David Hopkins and John Baumber
There is a paradox at the heart of contemporary system change in education. On the one hand there is the unequivocal conclusion from the accumulation of PISA evidence for example, that both excellence and equity are possible at a system level; yet on the other hand there are concerns from most educational jurisdictions over the stubbornness of low standards. Why is it that despite the phenomenal increase in our recent knowledge about what works in schooling, that standards still lag behind expectations and school level performance is far too variable. The paper addresses this paradox and concludes that unless we focus unrelentingly on the quality of teaching in both our small and large-scale reform efforts, then current practice will never meet society’s expectations. A ‘micro-strategy’ for sustained systemic educational change, generally known as ‘Instructional Rounds’, is described. This strategy for pedagogic improvement has the potential for generating an increasingly specific language for teaching and learning that significantly aids consistency and precision in the quest for both excellence and equity. The argument concludes by proposing a school improvement strategy for moving Instructional Rounds, the generation of Theories of Action and Peer Coaching to scale. This has particular relevance for school networks and Multi Academy Trust and has the potential of having has the potential of having large-scale system reform impact.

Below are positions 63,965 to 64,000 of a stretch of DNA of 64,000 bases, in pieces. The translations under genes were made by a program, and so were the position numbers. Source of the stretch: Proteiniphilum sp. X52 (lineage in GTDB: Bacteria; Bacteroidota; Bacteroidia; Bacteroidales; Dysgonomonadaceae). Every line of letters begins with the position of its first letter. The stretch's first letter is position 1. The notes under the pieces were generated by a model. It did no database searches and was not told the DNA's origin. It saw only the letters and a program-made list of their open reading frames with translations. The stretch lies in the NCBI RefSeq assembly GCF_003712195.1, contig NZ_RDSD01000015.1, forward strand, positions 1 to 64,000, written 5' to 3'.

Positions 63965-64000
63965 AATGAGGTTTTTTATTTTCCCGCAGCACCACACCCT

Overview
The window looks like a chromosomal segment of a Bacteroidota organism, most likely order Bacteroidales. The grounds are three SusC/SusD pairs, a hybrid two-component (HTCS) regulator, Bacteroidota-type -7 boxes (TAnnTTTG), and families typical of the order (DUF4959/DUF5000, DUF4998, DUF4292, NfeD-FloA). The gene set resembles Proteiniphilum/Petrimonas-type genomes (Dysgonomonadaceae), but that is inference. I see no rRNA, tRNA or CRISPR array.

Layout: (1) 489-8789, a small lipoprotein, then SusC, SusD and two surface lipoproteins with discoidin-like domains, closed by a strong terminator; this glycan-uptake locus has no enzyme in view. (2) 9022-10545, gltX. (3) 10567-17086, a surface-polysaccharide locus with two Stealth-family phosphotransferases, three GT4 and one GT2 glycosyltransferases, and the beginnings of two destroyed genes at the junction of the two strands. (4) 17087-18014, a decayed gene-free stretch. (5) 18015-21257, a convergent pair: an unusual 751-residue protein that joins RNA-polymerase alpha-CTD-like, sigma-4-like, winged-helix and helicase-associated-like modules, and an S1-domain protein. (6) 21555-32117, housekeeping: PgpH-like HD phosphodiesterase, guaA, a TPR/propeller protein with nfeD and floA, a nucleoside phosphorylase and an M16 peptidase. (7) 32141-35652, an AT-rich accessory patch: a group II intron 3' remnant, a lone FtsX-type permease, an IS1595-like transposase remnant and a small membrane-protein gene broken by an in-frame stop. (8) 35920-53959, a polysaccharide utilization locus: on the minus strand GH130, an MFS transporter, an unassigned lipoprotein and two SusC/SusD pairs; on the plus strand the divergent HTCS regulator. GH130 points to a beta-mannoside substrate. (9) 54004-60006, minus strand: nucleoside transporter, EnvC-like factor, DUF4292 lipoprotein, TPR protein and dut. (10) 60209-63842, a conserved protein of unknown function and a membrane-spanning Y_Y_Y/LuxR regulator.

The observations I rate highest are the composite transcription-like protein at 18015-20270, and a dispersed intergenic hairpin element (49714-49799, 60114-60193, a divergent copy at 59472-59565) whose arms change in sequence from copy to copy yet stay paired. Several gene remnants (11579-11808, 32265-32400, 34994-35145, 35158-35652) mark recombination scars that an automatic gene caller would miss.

Hopkins, D. and Baumber, J. (2020) Getting to the Heart of System Reform – A micro strategy for large scale educational change. Educationalfutures, [online] Vol. 10(2). Available at: https://educationstudies.org.uk/?p=11392 [Accessed 02 Mar, 2024].